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Clockwork Orange

Anthony Burgess: A Clockwork Orange In A Clockwork Orange, author Anthony Burgess deals with the matter of depriving a criminal the ability to make a moral choice. This topic of behavioral conditioning was presented by the psychologist B.F. Skinner in the 1950’s and caused uproar in society, striking a chord with Burgess. In Skinner’s essay “Beyond Freedom and Dignity” he shows his solutions for changing a criminal’s behavior with positive reinforcement. Professor Gerald Smith of the University of Utah took it a step further than Skinner. Smith proposed an implanted device that measured the adrenaline level in convicts. His assumption was that the adrenaline level would rise from the excitement received while committing a crime. If the adrenaline levels became high, an electrical pulse would send signals to a receiver, which the parole officer could read. Inadvertently, the device failed to distinguish the difference between committing a crime, and the adrenaline rush involved with lovemaking. Smith’s r! easoning was that the convict loses nothing, since he is a prisoner, already without freedom. Burgess explains, “I began to see red, and felt I had to write the book” (Alleger 172). The absurdity of this behavioral conditioning process was one of the main reasons for Burgess to write his novel. His visit to Russia only confirmed his mission. He witnessed Russian gangs called “stilyagi,” which were a major nuisance for Russian cities. Even in Burgess’ hometown in England, the streets were overrun with young hoodlums, which referred to themselves “teddy boys”. Burgess decided to set his story in the future, when gangs have complete rule of the night. The main character Alex, a ruthless villain, has a fine ear for classical music, especially Beethoven. This trait humanizes him, and even makes him likable to the reader. Burgess’ strong musical background seems to be the cause of his avid taste...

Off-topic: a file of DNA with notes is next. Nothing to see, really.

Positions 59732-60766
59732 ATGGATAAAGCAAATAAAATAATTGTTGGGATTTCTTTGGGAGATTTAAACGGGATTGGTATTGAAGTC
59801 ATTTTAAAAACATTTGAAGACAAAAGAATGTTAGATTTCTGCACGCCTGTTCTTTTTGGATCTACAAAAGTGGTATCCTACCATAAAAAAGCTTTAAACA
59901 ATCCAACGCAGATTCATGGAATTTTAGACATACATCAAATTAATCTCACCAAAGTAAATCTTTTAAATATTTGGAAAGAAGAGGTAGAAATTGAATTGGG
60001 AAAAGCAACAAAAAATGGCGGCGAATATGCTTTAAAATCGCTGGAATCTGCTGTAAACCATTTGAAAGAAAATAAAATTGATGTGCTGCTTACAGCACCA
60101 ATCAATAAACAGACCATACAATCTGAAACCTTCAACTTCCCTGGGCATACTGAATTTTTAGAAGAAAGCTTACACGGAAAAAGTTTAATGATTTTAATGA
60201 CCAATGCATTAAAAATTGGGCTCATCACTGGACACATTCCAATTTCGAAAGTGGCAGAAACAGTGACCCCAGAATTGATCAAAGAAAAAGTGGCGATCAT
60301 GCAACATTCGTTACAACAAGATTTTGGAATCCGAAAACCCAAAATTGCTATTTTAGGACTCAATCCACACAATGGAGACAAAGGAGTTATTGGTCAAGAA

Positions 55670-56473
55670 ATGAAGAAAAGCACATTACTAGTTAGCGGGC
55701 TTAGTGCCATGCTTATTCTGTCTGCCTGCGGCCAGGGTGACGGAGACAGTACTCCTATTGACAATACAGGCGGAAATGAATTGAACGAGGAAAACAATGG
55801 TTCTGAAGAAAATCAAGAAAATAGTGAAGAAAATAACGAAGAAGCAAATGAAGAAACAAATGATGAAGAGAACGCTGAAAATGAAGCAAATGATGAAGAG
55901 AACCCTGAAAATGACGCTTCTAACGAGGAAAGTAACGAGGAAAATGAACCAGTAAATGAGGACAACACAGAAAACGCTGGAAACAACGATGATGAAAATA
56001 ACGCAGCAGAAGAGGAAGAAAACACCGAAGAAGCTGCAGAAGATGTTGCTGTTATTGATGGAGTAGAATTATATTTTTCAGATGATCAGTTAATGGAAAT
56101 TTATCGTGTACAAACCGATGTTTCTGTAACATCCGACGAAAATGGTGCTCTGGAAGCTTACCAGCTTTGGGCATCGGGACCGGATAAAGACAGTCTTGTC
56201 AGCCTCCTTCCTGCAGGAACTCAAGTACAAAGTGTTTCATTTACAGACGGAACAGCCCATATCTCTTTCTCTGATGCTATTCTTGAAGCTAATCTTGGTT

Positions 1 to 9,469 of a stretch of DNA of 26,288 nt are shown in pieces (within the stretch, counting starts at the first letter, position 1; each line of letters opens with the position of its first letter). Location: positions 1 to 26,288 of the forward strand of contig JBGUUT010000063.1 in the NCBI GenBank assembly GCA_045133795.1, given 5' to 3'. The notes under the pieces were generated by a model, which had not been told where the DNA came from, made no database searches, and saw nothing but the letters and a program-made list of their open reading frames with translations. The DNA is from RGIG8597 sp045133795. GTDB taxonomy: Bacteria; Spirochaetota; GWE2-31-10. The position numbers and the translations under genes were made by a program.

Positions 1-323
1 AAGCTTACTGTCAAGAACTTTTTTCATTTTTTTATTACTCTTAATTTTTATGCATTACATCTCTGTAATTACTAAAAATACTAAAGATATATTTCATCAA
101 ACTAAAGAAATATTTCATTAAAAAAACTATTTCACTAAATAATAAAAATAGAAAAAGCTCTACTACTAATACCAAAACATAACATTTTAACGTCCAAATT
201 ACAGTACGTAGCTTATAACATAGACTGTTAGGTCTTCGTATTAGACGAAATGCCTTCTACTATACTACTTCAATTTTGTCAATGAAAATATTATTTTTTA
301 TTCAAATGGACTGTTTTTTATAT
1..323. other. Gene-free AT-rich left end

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Clockwork Orange . (1969, December 31). In Retrieved 21:50, September 01, 2014, from